3. In terms of improvement, the introduction of disease resistance genes (DRG) in 422 new F1 hybrids has revealed which traditional traits are conserved and which ones are lost depending on the specific cross. In total >1691 varieties, 422F1 and >28BC breeding lines have been evaluated. In close collaboration between academic and industrial partners, we identified the best materials and crosses to increase the resilience of traditional tomatoes while maintaining their traditional flavour. Identification of genes flanking DRG with negative effects on quality prompted us to reduce the size of the introgression to remove any negative linkage effects. This strategy has been proven effective in TRADITOM and new derived varieties are currently used by farmers.

4. Valorisation was possible by first optimizing the most powerful metabolite profiling platform so far for a single crop (>700 metabolites identified). It was then used to profile the health and flavour metabolite complement of a core set of TRADITOM varieties (11,124 samples analysed). The improved set of health and flavour metabolites has been used to define the varieties that will represent different combinations of those metabolites and eventually be preferred by different types of consumers. In addition, we evaluated consumer preferences, postharvest behaviour as well as socioeconomic factors that restrict the commercialization of traditional tomatoes. This ‘valorisation’ has already been used in case studies in TRADITOM leading to quality certificates and to address the needs of consumers and restaurateurs.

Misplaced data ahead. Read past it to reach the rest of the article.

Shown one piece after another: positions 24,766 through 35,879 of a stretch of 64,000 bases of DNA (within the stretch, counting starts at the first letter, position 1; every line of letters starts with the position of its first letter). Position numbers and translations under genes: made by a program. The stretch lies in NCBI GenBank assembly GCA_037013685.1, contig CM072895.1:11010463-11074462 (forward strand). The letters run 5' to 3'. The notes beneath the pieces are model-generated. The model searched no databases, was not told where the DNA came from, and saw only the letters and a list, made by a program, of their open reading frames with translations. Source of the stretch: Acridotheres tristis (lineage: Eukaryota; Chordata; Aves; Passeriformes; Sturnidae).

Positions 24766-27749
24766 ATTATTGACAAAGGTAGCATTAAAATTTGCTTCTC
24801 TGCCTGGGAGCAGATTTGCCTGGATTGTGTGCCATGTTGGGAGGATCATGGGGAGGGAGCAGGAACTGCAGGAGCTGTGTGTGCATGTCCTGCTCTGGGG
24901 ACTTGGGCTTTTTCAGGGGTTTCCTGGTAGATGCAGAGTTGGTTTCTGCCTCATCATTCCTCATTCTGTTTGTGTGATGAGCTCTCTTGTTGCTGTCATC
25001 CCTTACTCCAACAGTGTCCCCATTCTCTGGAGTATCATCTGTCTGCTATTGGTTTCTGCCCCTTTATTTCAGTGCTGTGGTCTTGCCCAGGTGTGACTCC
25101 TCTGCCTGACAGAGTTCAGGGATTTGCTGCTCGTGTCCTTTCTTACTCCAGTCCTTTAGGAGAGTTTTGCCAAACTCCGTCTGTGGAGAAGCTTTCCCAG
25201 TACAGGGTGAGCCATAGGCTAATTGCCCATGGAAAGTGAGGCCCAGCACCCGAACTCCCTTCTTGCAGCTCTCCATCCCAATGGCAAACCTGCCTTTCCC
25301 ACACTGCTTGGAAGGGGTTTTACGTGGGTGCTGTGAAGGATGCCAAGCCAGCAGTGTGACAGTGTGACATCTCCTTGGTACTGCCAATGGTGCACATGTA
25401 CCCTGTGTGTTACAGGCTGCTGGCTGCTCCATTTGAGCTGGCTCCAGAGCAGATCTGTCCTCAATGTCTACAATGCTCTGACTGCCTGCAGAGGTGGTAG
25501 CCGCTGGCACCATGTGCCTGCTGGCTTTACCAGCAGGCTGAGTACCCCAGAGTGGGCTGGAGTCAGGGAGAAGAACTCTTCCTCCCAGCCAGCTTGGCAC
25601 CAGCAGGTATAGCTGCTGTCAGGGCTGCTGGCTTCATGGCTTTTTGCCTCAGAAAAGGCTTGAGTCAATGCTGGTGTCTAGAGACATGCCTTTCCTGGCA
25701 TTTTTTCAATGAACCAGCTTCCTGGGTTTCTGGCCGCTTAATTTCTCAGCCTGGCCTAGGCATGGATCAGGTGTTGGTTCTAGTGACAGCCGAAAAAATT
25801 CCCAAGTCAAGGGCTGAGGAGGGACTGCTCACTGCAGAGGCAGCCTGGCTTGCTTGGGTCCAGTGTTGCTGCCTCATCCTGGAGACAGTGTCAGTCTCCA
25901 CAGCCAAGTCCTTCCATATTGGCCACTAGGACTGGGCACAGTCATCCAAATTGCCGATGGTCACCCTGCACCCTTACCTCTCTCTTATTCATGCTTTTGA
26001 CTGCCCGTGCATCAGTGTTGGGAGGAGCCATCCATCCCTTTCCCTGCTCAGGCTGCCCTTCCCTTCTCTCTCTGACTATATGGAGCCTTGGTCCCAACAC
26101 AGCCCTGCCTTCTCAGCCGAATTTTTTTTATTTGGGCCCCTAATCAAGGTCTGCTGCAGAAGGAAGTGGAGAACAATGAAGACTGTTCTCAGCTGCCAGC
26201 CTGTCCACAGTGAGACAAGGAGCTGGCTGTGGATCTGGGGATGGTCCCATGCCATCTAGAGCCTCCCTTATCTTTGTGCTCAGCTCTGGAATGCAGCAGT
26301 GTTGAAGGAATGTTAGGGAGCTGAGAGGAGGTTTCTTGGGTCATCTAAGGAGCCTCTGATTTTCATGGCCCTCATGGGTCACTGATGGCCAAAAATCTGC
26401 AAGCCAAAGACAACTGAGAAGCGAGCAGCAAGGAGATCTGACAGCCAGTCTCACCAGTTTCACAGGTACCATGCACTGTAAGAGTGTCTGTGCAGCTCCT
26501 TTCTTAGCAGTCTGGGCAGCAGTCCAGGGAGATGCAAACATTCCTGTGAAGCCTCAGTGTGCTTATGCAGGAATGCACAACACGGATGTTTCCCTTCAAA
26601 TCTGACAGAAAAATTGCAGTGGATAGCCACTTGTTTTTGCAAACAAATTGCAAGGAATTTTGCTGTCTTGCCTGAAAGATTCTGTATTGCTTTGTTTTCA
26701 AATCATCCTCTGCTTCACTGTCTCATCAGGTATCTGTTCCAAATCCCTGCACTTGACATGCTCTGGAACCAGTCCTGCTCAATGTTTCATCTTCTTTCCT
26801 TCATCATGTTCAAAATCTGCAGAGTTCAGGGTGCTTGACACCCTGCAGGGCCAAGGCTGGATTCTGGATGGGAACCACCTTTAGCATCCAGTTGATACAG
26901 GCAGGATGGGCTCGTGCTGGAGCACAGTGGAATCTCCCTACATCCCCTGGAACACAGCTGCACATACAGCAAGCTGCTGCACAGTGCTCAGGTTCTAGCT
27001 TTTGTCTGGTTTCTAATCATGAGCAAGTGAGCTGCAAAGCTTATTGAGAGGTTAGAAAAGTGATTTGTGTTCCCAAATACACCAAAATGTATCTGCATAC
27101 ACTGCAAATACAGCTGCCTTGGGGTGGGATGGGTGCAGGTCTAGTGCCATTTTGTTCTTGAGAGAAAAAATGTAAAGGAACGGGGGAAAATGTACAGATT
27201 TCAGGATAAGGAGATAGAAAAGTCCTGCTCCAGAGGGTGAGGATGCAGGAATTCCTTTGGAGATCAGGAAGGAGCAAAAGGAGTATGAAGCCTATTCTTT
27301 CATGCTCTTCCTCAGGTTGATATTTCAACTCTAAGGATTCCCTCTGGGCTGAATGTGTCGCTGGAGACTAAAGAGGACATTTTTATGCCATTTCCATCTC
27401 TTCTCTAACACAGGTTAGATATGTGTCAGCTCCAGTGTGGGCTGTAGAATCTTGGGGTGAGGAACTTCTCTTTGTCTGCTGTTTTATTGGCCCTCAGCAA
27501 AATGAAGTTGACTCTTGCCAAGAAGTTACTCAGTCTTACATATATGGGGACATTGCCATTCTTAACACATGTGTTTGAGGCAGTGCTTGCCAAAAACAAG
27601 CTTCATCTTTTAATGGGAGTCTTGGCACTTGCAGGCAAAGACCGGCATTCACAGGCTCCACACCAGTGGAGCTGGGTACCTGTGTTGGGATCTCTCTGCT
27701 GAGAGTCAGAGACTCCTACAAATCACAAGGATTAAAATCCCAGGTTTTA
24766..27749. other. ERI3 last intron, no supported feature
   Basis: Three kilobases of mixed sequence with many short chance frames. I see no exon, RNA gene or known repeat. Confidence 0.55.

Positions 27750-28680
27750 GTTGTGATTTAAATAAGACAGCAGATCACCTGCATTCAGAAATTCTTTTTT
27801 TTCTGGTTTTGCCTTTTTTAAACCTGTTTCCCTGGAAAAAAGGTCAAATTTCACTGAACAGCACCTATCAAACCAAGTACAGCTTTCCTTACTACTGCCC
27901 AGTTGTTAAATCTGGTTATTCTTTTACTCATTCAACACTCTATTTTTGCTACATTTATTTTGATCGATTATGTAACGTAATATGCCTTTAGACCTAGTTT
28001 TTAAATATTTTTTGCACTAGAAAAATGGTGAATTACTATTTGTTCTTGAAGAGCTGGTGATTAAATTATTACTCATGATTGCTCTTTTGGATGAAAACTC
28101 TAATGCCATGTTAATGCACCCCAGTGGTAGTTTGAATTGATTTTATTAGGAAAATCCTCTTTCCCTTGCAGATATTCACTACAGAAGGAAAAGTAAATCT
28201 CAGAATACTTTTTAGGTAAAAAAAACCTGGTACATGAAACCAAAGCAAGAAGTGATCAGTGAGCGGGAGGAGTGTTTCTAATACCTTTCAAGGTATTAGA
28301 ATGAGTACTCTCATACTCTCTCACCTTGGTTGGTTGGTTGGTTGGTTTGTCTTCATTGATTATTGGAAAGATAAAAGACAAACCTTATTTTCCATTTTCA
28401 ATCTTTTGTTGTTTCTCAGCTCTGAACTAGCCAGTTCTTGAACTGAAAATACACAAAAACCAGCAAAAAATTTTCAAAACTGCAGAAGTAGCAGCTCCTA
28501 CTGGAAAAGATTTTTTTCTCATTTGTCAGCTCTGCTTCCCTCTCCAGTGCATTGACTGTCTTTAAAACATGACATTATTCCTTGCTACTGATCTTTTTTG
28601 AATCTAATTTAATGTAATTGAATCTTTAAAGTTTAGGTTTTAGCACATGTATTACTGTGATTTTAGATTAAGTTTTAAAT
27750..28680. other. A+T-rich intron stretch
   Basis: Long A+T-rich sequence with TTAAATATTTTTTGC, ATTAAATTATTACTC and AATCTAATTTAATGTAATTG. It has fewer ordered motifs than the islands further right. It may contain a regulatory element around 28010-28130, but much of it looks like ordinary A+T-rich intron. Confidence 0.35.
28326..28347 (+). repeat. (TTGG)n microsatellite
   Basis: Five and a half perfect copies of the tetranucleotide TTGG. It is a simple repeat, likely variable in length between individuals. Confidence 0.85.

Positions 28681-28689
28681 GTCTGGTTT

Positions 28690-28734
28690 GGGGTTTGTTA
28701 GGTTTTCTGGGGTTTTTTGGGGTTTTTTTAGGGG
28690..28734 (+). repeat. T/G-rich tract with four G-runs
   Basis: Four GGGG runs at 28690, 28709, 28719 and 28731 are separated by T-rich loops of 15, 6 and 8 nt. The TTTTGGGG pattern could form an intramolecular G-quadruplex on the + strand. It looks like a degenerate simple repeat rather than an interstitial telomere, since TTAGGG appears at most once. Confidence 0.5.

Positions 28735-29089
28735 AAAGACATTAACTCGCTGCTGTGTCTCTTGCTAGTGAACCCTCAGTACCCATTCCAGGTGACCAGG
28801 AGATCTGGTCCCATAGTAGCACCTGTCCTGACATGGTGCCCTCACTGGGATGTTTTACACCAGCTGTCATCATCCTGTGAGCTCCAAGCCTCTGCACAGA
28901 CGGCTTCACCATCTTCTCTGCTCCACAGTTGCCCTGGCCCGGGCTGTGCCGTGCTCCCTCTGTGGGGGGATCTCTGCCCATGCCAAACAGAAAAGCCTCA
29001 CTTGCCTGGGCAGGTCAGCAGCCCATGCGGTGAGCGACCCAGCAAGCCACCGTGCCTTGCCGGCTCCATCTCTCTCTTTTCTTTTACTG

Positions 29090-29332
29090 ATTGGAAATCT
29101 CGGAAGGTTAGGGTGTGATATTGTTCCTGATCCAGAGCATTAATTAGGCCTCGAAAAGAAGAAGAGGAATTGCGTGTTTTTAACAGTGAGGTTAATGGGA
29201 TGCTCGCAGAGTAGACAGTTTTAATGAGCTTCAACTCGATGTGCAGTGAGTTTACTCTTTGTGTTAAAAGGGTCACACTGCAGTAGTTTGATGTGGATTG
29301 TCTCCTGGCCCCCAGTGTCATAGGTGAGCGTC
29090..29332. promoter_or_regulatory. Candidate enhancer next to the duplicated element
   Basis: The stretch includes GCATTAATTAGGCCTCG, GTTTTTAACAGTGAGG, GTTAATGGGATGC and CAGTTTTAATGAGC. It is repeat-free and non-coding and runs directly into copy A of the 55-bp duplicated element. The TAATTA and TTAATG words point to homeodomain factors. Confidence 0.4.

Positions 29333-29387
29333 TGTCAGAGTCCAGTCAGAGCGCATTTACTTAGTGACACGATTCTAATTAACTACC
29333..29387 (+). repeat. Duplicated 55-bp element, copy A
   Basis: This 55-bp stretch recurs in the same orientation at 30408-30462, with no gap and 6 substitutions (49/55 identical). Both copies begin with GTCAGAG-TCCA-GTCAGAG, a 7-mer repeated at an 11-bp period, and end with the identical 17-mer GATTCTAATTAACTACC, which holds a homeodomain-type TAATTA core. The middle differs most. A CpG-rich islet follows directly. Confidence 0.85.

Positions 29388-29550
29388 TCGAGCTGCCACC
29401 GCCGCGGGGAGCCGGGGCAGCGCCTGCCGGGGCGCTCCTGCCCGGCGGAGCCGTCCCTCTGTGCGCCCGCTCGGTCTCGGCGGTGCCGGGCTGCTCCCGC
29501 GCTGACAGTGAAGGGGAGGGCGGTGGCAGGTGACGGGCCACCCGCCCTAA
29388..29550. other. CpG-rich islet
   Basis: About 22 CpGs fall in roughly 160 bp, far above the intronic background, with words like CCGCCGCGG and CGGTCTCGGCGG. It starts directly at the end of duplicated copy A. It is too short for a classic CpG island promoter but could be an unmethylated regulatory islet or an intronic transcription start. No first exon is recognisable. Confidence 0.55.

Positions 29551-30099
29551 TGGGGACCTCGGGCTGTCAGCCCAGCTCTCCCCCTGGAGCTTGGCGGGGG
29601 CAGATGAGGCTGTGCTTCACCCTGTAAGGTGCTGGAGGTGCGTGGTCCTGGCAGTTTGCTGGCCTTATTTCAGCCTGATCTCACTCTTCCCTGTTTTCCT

5. TRADITOM involved representatives of all stakeholders from growers, breeders and scientists to food experts, cooks, consumers, etc. The joint activities included active participation in research and technical work, discussions and dissemination of results. Partners published their work in multiple papers, participated in international conferences, local food fairs and training workshops with farmers. The consortium involved the public by informing about the vision and mission of the project via our website, social media, press releases or interviews.
TRADITOM has resulted in the most comprehensive exploration of traditional European tomato varieties so far. This exploration has been done shoulder to shoulder with traditional farmers in the main cultivation areas in the EU Mediterranean countries while information has been centralized in the TRADITOM project website. This represents an unprecedented level of information of tomato resources with important implications not only for scientific classification, origin and diversification of the local varieties but also to help defining what makes a local variety so special or different from another and what varieties could be of interest to grow or use further. Again, due to the participative research in TRADITOM, this close interaction between end-users and the actual producers of the information is producing a very positive impact in the way traditional farmers see scientific research, and vice-versa how scientists see traditional farming.

By using knowledge in the TRADITOM consortium about genes and gene regions important to maintain organoleptic quality, we have developed prototype varieties carrying disease resistances: F1 lines are currently selected by farmers (available through the seed partner) and Back Cross materials were initiated in collaboration with farmers that may satisfy both producers and consumers.

In summary, TRADITOM has achieved its objective to provide farmers and other stakeholders in the tomato and food fields with a scientifically sound information platform and new materials with increased resilience - all of which are positively impacting traditional tomato growers by increasing their competitiveness and thus giving a new push to traditional varieties with impact on consumers. Success of TRADITOM is expected to impact other traditional crops as it can serve as a flagship demonstrating the benefits of joint participative research.